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Chess Sets

Martin McIlory, Head of the Works of Art Department, discusses the evolution of chess sets and the various patterns commonly found from various parts of the World.

A Staunton pattern chess set (FS10/484) in the usual boxwood and ebony.

A Staunton pattern chess set (FS10/484) in the usual boxwood and ebony.

The game of chess is believed to have originated in North East India around 2500 BC and spread via the trade routes to China, Russia, the Middle East and finally reaching Europe in the 9th century. With numerous rule changes over the following centuries, the final game of chess or International Chess as we know it appeared in the mid-19th century, and the first modern chess tournament was organised by Howard Staunton and held in London in 1851, needless to say it was won by a German without the need for penalties.

The market for chess pieces has boomed over the past forty years or so and it is the various patterns from around the world which makes these sets so interesting.

An Indian chess set (FS16/606) with all pieces in the form of elephants one side with stained black bases.

An Indian chess set (FS16/606) with all pieces in the form of elephants one side with stained black bases.

A Staunton pattern chess set (FS11/531) in natural and stained red ivory.

A Staunton pattern chess set (FS11/531) in natural and stained red ivory.

A Vizagapatum chess set (FS18/725).

A Vizagapatum chess set (FS18/725).

With the games origins in India, Bearnes Hampton & Littlewood have sold several Indian chess sets. The first was a Vizagapatum set made from ivory where one side was stained brown the other side left in its natural ivory colour. The second set was more interesting in the fact that the pawns of the opposing sides were British Infantrymen and Sepoys reflecting the period of the Indian Mutiny. Another set consisted purely of various sized elephants as playing pieces with the only difference between the two sides was the staining of the bases to one side.

Many of the Chinese chess sets were destined for the European market and were produced in Canton. Carved from ivory, they were normally stained red to one side and left natural ivory colour to the other. The most important pattern was the Mandarin pattern with the pieces dressed in court robes. Sometimes the figures were mounted on puzzleball stands.

An Indian Sepoy versus British ivory chess set (FS14/789).

An Indian Sepoy versus British ivory chess set (FS14/789).

A Cantonese ivory Mandarin pattern chess set (FS15/661).

A Cantonese ivory Mandarin pattern chess set (FS15/661).

A Cantonese ivory Mandarin pattern chess set on puzzle ball stands (FS16/560).

A Cantonese ivory Mandarin pattern chess set on puzzle ball stands (FS16/560).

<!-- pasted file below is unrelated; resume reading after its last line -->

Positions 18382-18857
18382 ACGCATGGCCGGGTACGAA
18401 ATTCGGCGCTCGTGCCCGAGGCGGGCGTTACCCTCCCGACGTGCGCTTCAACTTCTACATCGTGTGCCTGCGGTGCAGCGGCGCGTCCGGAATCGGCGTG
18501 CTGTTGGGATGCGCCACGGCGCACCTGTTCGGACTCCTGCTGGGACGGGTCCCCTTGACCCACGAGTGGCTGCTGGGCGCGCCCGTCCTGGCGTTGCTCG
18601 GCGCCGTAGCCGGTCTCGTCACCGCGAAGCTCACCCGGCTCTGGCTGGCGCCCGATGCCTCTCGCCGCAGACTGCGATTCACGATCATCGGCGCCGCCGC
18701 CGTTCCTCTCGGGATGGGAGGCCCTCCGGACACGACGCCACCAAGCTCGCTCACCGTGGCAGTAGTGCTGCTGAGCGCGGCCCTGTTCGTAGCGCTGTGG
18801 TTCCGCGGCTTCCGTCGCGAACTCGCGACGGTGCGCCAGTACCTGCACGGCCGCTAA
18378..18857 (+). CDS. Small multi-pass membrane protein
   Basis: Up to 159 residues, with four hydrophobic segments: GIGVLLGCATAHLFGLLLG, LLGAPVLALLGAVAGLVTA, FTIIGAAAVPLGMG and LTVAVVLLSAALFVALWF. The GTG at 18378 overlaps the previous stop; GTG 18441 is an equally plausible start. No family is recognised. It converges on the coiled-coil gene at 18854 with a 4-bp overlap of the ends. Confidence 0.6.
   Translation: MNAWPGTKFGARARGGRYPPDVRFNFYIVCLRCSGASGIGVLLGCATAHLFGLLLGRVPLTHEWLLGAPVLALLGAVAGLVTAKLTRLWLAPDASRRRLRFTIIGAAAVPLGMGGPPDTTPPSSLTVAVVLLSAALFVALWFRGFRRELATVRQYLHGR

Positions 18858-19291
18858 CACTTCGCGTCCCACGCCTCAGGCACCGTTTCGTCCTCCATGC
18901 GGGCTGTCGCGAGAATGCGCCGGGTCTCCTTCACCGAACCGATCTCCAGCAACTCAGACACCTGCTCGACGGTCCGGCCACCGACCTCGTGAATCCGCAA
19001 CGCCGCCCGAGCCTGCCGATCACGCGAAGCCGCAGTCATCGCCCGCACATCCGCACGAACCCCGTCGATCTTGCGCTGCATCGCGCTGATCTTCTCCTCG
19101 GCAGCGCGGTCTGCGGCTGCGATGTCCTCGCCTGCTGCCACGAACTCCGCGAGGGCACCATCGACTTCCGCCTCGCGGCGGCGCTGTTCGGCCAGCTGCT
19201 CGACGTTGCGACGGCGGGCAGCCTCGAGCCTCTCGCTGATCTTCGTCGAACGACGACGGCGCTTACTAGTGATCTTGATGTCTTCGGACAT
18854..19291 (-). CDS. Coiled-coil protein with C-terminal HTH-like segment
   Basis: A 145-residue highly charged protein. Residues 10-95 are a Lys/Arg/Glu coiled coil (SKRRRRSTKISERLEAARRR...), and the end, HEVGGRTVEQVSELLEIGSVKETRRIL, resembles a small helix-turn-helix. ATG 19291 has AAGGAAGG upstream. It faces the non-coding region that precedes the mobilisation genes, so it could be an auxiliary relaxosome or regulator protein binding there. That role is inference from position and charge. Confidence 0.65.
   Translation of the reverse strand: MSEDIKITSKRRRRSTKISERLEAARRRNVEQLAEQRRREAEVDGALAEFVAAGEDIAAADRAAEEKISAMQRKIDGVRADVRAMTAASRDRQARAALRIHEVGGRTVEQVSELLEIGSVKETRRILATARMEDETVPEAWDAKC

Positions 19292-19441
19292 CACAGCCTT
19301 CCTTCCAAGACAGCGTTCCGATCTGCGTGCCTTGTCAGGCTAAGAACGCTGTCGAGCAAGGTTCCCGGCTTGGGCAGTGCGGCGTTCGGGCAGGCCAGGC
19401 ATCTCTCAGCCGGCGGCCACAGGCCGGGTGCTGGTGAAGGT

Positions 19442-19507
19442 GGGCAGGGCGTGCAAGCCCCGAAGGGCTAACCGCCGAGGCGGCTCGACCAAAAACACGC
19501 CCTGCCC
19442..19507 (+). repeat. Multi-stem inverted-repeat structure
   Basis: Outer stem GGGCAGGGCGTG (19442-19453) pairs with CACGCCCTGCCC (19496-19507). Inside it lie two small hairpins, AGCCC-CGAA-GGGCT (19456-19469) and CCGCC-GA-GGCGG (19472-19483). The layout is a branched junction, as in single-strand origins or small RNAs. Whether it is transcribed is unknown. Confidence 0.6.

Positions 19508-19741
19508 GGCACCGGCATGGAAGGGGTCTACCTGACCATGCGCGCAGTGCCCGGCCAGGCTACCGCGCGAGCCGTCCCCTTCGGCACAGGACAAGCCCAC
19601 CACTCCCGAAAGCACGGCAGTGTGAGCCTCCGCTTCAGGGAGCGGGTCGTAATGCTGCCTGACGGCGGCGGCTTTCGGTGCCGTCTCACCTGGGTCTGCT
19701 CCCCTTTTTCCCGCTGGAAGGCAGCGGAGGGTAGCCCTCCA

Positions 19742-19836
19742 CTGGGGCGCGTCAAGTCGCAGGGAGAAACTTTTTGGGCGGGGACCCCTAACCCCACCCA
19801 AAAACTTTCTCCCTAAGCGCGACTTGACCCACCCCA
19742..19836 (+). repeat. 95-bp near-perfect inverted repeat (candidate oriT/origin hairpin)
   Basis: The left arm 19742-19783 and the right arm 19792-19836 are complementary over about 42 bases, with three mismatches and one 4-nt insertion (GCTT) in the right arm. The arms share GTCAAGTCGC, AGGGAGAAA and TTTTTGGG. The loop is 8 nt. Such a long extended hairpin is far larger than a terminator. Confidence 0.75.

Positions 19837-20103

Two of the most popular patterns in Europe are the Barleycorn pattern and best known of all the Staunton pattern. The Staunton pattern set is used for tournament competitions and comes in various sizes. Usually made from boxwood and ebony, but occasionally in ivory, they have weighted bases. The best quality sets are normally by Jaques. The early sets came in pressed paper or carton-pierre boxes whilst later sets came in mahogany boxes with paper labels.

The Barleycorn set is an austere looking set, usually with ring-turned decoration and was popular in both the United Kingdom and Northern Europe. Better quality sets from all around the world are normally included in our Fine Art Sales held every quarter.

A barleycorn pattern ivory chess set (FS15/661).

A barleycorn pattern ivory chess set (FS15/661).

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About the Author

Martin McIlroyMartin McIlroy
Collectables and Toys
Silver
Works of Art and Clocks

Martin McIlroy is the Head of the Works of Art and Silver Departments at Bearnes Hampton & Littlewood.

Martin McIlroy was educated at Exeter School in Devon and took a gap year before continuing his education at Teacher Training College. He subsequently worked at The Royal Albert Memorial Museum (RAMM) in Exeter, cataloguing reserve collections before spending seven years working for a local auction room gaining further experience.

He joined the internationally renowned auction house Philips in 1982, where he catalogued sales in Exeter, Cornwall and London for sixteen years. He then joined Bearne's in 2000 to catalogue silver and works of art and subsequently became Head of these departments.

His favourite subject is bronze sculpture, church silver, toys and collectables.